Sailing Into Venice

    SeaDream I Sailing the Adriatic SeaDream Photo courtesy of SeaDream

SeaDream I Sailing the Adriatic SeaDream Photo courtesy of SeaDream

Queen of the Seas

When I mention to friends that I have sailed into Venice,  known as Queen of the Seas in times past, they ask, “What’s so special about it?” My answer is that the city-state that once dominated the known world is the most romantic, enchanting place I’ve ever seen, the most poetic, with the most magical light.

Canals and Bridges Galore
With its 100 or so rii (canals) and 400 bridges, Gothic and Renaissance hotels and houses, arcaded shops and galleries and the famous colonnaded pink and white marble Doge’s Palace (former home to the Doge or chief magistrate of Venice and now a museum) this dreamscape which covers only three square miles is truly one of the world’s most beautiful cities.

Floating City As our ship, SeaDream I moved along the shining waters of the Adriatic Sea towards the floating city, I could see why the majestic vistas and perspectives of La Serenissima (the “most serene” republic) inspired painters such as Titian, Tintoretto, Guardi and Canaletto.

Marco Polo embodied the enterprising spirit of 13th century Venice. By 1380, after defeating its rival, Genoa, Venice finally became queen of the seas among European nations. This sea-consciousness was expressed by the sybolic marriage ceremony of the doges with the Adriatic, celebrated with marvellous pomp on the beautiful gilded gondola, the Bucentaur, the state galley of the doges of Venice.

The Academy of Gondoliering
If you would like to try your hand at gondoliering, contact the Academy of Gondoliering in Venice. There are 400 licensed gondoliers who take passengers on rides in the famous flat-bottomed black boats. The number to call from North America is 011-(39)041529871.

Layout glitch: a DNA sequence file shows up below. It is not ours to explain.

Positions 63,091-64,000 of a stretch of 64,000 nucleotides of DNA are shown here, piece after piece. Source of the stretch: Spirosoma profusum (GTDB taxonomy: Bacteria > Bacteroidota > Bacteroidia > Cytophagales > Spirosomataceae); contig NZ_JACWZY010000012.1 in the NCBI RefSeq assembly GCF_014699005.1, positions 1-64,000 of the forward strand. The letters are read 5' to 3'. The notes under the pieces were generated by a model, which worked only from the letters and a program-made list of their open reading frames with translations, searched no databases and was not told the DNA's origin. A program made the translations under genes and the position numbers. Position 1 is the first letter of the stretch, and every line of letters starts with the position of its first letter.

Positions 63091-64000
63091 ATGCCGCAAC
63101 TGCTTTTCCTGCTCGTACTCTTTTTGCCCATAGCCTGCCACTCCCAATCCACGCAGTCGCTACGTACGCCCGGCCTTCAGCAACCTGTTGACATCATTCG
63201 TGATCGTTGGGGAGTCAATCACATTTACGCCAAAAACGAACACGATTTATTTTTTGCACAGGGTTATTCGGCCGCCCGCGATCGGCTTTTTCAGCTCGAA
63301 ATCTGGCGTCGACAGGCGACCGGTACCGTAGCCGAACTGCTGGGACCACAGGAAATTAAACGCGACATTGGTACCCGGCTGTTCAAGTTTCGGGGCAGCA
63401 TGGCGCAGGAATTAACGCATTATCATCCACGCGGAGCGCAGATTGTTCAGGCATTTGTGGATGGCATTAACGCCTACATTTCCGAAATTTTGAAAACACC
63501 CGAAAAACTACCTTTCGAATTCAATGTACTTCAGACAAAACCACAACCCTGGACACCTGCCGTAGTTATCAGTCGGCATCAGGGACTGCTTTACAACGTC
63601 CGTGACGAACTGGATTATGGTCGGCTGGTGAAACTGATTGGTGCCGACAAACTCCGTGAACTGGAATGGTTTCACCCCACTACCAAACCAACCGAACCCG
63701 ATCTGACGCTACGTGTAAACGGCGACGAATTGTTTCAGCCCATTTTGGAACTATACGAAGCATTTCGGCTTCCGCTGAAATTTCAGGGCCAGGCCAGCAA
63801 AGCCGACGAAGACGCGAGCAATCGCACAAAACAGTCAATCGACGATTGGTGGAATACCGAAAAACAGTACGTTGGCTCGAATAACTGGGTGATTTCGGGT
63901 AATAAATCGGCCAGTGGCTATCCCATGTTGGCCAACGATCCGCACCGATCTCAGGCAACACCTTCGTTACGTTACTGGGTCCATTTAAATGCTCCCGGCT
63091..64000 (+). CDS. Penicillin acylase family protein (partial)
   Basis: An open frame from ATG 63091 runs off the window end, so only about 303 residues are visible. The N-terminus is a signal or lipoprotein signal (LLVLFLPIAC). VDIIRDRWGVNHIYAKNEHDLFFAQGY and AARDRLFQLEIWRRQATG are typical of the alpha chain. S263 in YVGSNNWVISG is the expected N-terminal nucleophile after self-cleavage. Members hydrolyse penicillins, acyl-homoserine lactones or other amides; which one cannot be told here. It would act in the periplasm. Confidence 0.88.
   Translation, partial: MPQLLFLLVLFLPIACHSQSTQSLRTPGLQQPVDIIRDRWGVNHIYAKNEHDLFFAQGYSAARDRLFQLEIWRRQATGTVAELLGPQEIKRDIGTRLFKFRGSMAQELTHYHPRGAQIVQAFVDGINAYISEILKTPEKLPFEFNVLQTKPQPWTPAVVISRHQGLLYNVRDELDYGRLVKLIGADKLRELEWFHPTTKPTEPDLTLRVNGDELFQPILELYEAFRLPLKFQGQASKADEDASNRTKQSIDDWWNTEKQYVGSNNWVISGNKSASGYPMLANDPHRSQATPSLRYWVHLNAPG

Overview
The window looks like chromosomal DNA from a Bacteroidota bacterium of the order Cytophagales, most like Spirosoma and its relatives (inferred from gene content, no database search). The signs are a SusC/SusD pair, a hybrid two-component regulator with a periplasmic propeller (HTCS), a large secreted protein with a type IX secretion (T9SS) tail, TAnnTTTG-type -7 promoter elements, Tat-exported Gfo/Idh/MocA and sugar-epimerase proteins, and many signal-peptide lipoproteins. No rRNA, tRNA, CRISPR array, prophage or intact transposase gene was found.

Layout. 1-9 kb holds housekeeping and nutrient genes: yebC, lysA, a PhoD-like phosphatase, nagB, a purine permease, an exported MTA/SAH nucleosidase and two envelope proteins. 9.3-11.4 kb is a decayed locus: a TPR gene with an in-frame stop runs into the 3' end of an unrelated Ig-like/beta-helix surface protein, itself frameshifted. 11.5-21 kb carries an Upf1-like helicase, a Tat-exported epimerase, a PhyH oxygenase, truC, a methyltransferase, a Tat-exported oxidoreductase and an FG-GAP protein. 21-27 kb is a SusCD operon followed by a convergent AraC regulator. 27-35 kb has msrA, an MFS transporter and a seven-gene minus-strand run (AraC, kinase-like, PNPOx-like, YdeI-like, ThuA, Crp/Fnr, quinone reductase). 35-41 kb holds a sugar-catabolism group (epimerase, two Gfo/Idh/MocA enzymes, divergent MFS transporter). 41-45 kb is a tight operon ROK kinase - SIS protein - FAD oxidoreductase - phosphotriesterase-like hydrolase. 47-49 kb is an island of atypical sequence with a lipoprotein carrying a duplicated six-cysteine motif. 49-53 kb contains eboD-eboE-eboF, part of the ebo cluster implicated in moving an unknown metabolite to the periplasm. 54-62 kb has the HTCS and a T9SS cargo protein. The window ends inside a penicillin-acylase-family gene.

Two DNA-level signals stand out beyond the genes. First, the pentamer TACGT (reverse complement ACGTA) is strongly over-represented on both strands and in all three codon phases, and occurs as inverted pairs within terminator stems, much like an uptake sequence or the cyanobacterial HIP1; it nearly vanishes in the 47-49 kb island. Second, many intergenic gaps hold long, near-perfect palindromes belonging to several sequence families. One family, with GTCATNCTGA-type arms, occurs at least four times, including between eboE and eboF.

St. Mark’s Square
AS we glided along my eyes sought the colours of Venice – the Venetian reds and gold and the famous winged lion of St. Mark, the emblem of Venice which sea breezes furl and unfurl continuously on Venetian flags. Since Venice is a car-free city, the only way to get around im yhid dmsll, floating mirage is to take a waterbus or a motor-boat, known as a water taxi. In fact, the city is built on 118 alluvial islets within a lagoon in the Gulf of Venice.

Once docked, I made my way by vaporetto (waterbus) from the pier to the first of the top sights, St. Mark’s Square. The best approach is from the Lagoon for you will feel you have stepped back into the days of Byzantium, for it was the Orient, particularly Byzantium that influenced the art and architecture of Venice.If you have a pair of opera glasses or binoculars with you, now is the time to take them out. Feast your eyes. And your ears, to the sound of music from the quartets playing at the cafes in the Piazza San Marco, and the gentle lapping of water against the sides of the palaces and houses, built on piles in the water.

As the water-bus pulled up to the floating bus stop, I turned reluctantly from the superb facade and dome of the Church of Santa Maria della Salute (1631) on the other bank, took in the exquisite grouping of Palladio’s church and tower and dome on the island of San Giorgio, and then stood hypnotized by the architectural composition that is the Piazza San Marco.

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